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SANTA ANITA PLAYS THE MATCH GAME

What in THE hell happened in the first race last Friday at Santa Anita? A better question might be what didn’t happen.

A $16,000 conditioned claimer that started out with five runners became four the morning of the race, then there were two, count ‘em two, vet scratches with less than five minutes to post reducing the field to a match race.

Amazingly, the favorite went off at 1-2, while the second choice was a juicy 3-5. While this may seem mathematically impossible with only a 15.35 percent takeout, our best guess would be that the 1-2 shot was close to 59 cents on the dollar, while the 3-5 runner was in the neighborhood of 79 cents to the dollar.

Either way, what an ugly graphic.

The icing on the cake came after the race, when the 11-length winner, Watch Me Now from the Doug O’Neill barn, turned out to be a voided claim.

This is not to be confused with the O’Neill-trained Jimmy Bouncer, who won the day before and was a voided claim for the third straight time.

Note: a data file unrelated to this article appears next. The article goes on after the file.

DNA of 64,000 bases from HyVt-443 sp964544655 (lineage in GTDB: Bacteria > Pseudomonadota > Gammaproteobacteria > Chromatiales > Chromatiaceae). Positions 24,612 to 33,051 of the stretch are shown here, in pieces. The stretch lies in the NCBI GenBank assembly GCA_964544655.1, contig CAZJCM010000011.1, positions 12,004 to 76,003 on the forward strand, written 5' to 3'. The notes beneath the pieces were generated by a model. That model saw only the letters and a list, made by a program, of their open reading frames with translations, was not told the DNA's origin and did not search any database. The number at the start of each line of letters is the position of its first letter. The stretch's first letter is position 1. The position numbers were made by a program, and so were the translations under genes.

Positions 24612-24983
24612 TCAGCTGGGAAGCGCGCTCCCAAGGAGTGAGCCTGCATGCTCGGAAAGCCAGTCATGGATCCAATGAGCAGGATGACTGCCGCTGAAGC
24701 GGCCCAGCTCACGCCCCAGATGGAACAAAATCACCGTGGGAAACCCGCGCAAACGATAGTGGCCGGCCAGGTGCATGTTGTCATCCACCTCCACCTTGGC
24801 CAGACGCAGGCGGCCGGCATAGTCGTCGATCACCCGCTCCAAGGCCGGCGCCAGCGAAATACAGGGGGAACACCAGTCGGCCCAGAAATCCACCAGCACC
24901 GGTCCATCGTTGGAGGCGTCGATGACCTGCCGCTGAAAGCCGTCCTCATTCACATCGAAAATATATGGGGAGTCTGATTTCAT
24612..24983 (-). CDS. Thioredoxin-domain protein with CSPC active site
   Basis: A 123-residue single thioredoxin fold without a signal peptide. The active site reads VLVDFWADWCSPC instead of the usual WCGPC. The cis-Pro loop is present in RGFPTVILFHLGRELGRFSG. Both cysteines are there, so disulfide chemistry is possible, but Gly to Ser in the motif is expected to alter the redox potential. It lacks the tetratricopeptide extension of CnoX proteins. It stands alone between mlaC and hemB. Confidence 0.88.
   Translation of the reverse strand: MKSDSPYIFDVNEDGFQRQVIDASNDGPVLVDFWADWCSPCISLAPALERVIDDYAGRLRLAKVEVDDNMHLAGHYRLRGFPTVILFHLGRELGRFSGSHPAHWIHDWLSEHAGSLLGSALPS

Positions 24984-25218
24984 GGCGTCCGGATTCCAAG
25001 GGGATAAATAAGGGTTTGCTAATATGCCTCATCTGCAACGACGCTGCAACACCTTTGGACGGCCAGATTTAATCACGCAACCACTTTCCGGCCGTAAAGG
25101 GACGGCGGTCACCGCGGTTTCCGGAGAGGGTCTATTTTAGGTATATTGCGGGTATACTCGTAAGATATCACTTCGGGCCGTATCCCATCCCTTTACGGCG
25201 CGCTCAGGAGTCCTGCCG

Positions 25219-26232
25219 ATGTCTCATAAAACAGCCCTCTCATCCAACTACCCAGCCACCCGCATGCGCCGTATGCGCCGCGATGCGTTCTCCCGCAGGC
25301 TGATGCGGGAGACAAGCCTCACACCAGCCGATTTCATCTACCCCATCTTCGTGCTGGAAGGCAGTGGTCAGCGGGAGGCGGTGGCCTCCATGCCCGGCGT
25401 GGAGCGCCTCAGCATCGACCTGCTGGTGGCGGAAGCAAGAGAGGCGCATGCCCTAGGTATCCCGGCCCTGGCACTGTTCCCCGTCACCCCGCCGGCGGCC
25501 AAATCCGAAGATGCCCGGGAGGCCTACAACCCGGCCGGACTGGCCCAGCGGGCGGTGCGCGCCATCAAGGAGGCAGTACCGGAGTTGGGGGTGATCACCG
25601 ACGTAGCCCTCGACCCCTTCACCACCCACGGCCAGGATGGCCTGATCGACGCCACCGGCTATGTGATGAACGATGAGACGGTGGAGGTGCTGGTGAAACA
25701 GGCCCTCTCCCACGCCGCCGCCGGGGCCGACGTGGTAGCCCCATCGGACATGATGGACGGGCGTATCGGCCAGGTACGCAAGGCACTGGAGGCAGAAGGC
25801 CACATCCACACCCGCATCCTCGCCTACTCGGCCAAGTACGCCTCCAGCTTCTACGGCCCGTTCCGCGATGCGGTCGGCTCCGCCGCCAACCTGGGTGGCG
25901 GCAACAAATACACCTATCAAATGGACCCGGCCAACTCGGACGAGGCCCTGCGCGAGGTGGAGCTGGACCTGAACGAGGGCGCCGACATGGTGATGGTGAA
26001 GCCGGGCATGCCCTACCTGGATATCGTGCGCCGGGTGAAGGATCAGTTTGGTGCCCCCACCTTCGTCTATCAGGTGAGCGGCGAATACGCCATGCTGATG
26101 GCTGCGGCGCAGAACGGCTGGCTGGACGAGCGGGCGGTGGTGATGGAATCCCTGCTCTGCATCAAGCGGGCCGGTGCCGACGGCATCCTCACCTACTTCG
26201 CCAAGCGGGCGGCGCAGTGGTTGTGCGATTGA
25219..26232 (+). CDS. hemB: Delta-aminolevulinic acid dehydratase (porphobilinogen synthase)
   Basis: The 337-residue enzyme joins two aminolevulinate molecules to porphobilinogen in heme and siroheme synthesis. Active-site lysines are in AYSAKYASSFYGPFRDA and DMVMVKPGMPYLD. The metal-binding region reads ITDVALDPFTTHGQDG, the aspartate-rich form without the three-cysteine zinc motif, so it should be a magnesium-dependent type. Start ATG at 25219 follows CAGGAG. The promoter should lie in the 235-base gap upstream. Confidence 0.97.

(Favorite Video)

That would have to be the Golden Gate maintenance worker who saw his life flash before him last week when he found himself at the top of the stretch on the turf course with a field coming at him head-on. Fortunately, everyone escaped without injury.

Aside from this employee doing his best impression of Fredo out on the lake, it’s hard to believe none of the stewards, the patrol judge or anybody else for that matter didn’t see this Einstein out on the course prior to the running of the five-furlong lawn party.

(Favorite Racecall)

Prior to the Kentucky Derby, NBC’s announcer Larry Collmus was interviewed and said his one fear was mixing up Hence and Patch and coming up with Pence.

Sure enough, on the clubhouse turn Hence became Pence according to Collmus, just like Pence is going to become President very soon if Donald Trump continues to run to this past performances.

(Favorite Quote)

This one is lifted right out of the Baltimore Sun in an article about Saturday’s Preakness Stakes.

“When we run the Preakness here we try to get everybody out before it gets too dark,” said Tim Ritvo, Stronach chief operating officer, but he acknowledged that a commitment from the city to improve the area could change the company's mind about Pimlico.

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ratzkym@yahoo.com @TashmanMortyS